The European Commission (EC) has granted Pfizer/BioNTech’s COVID-19 vaccine a conditional marketing authorisation (CMA), under the new name Comirnaty.
The vaccine, also known as BNT162b2, has been authorised for active immunisation to prevent COVID-19 caused by SARS-CoV-2 virus in individuals 16 years of age and older.
The authorisation follows a positive opinion for Comirnaty issued yesterday by the European Medicines Agency’s (EMA) Committee for Medicinal Products for Human Use (CHMP).
The authorisation is based on scientific evidence shared by Pfizer/BioNTech as part of the EMA’s rolling review process and the application for the CMA.
This included data from a phase III clinical trial of the vaccine, which demonstrated a vaccine efficacy rate of 95% in participants without prior SARS-CoV-2 infection and also in participants with and without prior SARS-CoV-2 infection.
Pfizer/BioNTech will begin to deliver the first vaccine doses immediately across the EU based on a distribution plan defined by the EC and contract terms.
The EC has previously signed a deal with Pfizer/BioNTech for 200 million doses of a vaccine for COVID-19 in 2020 and 2021, with the option for up to 100 million additional doses.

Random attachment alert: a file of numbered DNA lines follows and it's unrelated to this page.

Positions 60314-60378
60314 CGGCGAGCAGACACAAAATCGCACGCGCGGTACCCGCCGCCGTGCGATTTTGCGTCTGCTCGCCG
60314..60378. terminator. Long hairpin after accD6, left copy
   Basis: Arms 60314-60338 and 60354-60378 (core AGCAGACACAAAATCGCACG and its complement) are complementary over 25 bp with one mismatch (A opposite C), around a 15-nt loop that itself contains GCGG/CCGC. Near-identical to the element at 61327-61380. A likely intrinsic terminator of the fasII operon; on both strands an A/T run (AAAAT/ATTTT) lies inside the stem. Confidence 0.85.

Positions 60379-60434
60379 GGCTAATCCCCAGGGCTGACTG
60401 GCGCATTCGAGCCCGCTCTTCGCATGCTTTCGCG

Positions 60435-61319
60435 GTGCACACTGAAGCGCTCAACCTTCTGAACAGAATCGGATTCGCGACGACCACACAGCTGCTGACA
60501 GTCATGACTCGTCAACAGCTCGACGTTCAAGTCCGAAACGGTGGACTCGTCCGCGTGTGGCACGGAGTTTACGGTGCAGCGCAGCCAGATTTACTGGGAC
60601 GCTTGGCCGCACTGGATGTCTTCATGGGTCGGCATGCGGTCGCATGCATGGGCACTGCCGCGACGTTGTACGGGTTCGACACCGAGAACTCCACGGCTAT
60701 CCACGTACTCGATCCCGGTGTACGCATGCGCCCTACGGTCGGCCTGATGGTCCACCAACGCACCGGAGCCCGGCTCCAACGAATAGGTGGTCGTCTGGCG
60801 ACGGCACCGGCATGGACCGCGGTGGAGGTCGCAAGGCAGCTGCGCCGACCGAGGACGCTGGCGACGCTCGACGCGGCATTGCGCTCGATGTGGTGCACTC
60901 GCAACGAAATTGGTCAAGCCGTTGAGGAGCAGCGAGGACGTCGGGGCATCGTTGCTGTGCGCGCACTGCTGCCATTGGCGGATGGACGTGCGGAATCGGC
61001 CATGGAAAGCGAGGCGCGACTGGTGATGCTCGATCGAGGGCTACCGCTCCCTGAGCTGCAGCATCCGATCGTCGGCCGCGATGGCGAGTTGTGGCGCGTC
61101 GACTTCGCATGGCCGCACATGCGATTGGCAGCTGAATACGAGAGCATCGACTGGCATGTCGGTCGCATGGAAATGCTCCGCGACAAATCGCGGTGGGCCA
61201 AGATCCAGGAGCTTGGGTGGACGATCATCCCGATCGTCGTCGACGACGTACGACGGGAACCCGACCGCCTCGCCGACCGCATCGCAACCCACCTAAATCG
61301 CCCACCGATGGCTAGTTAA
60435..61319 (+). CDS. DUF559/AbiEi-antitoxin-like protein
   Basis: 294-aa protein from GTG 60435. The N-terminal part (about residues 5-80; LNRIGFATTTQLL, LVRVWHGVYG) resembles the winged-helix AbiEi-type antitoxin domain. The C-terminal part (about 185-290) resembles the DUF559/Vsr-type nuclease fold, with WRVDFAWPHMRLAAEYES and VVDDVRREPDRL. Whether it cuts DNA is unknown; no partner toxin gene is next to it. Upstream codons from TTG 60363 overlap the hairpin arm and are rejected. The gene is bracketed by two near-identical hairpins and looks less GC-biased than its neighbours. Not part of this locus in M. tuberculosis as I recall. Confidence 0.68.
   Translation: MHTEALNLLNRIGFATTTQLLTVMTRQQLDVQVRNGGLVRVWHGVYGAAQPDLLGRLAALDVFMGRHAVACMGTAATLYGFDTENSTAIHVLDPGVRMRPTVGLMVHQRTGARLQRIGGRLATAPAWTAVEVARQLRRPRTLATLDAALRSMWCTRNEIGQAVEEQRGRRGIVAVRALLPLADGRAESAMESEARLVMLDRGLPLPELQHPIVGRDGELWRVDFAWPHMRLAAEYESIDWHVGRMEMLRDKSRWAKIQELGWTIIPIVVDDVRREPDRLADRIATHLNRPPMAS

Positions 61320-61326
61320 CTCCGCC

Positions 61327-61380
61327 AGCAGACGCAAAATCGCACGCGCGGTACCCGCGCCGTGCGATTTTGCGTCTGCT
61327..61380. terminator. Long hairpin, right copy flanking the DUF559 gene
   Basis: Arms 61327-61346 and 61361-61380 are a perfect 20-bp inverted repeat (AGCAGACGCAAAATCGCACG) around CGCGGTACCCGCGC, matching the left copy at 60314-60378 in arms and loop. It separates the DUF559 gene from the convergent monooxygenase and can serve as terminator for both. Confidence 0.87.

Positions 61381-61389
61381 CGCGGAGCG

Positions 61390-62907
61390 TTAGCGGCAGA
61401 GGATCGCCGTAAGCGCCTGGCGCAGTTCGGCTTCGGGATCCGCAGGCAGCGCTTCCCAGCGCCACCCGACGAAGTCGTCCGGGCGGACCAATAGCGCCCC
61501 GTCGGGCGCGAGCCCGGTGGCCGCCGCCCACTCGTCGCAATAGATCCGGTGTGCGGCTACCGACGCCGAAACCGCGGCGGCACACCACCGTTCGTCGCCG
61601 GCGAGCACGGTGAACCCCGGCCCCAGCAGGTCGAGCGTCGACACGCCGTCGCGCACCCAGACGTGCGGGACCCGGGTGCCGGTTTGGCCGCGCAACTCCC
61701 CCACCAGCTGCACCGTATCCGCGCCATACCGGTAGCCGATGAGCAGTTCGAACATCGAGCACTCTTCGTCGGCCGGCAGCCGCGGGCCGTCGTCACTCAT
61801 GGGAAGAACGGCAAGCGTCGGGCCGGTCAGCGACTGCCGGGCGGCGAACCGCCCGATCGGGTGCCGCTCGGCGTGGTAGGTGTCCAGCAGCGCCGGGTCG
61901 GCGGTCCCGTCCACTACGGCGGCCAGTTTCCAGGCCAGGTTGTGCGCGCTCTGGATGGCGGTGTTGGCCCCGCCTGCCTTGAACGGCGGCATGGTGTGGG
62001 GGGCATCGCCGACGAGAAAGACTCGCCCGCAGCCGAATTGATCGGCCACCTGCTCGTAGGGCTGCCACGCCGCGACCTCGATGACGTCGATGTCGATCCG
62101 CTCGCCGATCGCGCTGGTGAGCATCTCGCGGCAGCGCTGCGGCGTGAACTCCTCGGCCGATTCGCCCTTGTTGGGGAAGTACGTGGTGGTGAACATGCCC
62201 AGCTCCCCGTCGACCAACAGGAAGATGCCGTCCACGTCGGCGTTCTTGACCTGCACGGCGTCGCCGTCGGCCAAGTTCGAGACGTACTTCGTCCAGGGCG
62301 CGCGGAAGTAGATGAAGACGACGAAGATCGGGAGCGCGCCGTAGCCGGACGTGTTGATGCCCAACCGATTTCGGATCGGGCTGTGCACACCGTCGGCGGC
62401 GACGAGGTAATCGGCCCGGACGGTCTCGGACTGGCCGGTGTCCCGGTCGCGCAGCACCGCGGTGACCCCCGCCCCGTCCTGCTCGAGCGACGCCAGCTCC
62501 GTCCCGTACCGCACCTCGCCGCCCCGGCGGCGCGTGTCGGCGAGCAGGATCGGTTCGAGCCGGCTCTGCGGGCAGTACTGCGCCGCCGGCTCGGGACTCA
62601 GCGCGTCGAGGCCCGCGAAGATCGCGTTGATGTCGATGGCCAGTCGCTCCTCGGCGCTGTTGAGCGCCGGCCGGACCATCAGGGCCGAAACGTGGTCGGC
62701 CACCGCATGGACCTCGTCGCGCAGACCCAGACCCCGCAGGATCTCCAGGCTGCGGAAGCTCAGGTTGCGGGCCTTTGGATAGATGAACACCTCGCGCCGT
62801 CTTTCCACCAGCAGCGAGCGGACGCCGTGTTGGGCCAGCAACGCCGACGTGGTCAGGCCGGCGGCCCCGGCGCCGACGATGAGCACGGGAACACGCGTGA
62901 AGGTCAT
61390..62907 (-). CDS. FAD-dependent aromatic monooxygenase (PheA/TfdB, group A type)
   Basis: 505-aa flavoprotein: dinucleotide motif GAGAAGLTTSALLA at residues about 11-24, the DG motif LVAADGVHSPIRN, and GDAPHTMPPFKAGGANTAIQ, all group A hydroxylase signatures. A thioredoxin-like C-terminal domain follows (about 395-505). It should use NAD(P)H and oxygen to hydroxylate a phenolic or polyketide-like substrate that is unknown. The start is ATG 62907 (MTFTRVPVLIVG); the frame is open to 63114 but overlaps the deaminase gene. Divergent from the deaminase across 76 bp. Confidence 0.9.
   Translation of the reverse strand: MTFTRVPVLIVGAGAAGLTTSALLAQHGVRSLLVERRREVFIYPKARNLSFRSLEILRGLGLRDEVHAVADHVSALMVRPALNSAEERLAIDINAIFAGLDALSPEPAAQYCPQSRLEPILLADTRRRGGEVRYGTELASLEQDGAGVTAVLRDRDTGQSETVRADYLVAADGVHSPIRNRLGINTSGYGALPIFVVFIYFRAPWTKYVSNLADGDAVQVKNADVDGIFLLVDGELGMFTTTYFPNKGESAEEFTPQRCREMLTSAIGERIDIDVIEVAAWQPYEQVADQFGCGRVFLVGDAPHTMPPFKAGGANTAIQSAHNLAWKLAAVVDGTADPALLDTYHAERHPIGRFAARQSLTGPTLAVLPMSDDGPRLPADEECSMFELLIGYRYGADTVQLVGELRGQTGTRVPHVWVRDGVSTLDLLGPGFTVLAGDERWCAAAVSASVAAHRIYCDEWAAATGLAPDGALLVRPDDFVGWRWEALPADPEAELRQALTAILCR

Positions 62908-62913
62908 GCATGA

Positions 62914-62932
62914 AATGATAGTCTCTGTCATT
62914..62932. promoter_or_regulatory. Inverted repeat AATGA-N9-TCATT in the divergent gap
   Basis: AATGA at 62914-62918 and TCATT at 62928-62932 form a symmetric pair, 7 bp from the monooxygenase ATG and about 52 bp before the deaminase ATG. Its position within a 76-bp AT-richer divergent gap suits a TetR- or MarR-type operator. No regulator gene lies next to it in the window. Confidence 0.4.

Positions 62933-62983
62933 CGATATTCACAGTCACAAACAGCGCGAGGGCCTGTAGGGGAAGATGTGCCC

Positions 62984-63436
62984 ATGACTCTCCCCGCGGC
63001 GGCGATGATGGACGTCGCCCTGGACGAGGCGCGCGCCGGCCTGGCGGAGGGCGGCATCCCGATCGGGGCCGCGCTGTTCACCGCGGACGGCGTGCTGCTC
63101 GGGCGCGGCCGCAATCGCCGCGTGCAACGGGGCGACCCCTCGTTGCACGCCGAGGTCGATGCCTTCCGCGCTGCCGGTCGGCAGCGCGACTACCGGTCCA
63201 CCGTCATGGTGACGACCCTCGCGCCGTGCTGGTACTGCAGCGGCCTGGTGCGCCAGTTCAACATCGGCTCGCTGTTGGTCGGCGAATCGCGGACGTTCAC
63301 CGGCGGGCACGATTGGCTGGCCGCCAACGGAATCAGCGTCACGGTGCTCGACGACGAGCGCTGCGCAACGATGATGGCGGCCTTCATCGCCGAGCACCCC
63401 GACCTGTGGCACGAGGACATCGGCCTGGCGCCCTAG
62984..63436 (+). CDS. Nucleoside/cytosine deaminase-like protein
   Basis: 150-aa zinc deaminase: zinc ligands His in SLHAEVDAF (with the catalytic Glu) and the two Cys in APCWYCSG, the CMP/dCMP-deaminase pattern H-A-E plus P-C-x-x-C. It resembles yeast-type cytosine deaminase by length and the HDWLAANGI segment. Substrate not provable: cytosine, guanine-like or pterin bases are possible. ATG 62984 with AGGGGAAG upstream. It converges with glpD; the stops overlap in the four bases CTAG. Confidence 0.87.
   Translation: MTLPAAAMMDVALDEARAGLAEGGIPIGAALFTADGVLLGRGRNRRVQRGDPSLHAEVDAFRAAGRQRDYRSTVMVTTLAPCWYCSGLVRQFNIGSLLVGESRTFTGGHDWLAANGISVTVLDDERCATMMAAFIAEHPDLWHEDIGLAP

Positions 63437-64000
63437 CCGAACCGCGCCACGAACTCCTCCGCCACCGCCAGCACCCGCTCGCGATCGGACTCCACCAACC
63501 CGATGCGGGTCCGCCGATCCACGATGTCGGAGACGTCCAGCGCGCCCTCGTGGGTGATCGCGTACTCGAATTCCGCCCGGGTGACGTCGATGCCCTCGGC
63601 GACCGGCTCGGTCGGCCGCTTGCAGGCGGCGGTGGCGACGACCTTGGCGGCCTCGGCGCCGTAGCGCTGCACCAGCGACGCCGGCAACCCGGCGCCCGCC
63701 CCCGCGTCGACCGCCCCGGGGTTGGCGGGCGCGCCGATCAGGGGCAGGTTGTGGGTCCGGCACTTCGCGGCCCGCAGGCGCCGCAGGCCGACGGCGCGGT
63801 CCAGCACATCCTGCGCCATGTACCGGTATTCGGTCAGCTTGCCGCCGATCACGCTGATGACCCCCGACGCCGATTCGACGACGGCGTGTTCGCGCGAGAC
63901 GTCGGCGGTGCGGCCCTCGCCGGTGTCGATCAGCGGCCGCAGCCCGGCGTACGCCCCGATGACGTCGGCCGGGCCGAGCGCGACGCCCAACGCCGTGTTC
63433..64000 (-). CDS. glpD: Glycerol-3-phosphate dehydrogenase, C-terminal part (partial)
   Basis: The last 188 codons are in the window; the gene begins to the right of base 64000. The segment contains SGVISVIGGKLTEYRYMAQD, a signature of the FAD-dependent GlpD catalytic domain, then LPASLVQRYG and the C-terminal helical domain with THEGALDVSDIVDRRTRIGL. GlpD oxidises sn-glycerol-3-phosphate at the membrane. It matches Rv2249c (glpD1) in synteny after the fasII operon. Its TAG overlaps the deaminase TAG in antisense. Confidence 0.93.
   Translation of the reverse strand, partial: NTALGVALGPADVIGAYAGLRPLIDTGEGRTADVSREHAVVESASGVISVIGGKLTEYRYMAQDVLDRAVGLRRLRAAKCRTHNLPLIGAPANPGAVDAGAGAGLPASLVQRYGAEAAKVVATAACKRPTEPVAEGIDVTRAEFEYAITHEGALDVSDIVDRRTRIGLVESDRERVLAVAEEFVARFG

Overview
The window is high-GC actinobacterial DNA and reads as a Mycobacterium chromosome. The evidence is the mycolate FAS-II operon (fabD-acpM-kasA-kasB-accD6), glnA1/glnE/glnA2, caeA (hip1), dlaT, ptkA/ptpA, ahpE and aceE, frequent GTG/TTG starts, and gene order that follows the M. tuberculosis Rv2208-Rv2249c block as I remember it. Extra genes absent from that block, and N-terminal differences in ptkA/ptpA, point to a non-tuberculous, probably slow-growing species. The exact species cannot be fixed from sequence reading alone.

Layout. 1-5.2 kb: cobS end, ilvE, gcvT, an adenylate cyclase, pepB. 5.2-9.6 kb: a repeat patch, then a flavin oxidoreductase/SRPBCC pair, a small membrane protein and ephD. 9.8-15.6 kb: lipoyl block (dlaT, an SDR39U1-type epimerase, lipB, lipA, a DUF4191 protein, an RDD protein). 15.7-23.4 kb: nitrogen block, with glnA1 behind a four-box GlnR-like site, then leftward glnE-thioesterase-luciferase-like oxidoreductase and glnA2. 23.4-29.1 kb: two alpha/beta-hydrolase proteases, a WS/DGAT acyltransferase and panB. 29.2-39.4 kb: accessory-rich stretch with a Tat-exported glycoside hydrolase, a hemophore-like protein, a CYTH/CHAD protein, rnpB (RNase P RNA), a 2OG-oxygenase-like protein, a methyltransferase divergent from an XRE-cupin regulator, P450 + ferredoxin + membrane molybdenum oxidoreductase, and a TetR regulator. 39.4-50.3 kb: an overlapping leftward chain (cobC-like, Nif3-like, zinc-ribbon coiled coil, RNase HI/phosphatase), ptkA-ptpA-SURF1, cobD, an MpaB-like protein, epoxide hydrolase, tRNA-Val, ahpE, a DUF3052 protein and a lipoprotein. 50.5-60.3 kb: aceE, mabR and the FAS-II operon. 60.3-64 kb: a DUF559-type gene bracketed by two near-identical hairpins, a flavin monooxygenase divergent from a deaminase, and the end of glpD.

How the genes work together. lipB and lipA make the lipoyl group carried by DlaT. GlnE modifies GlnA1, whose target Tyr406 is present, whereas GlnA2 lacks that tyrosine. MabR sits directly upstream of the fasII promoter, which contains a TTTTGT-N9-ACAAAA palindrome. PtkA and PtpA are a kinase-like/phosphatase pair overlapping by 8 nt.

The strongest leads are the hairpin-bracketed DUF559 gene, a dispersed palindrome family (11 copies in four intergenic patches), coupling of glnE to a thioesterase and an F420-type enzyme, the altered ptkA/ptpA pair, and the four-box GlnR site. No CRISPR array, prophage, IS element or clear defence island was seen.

The Comirnaty doses for Europe will be produced in BioNTech’s manufacturing sites in Germany and in Pfizer’s site in Puurs, Belgium.
“As a company founded and headquartered in the heart of Europe, we are looking forward to delivering the vaccine to Europeans in the upcoming days. We believe that vaccinations may help reduce the number of people in high-risk populations being hospitalised. Moving forward, we will continue to collect efficacy and safety data in participants for an additional two years and test the vaccine against additional mutations that might occur,” said Ugur Sahin, chief executive officer and co-founder of BioNTech.
“I am truly grateful for the collaboration with our partner BioNTech, and to the European Medicines Agency and European Commission for their thorough and efficient review to help us defeat a virus that has already claimed the lives of hundreds of thousands of people in Europe,” said Albert Bourla, chairman and chief executive officer of Pfizer.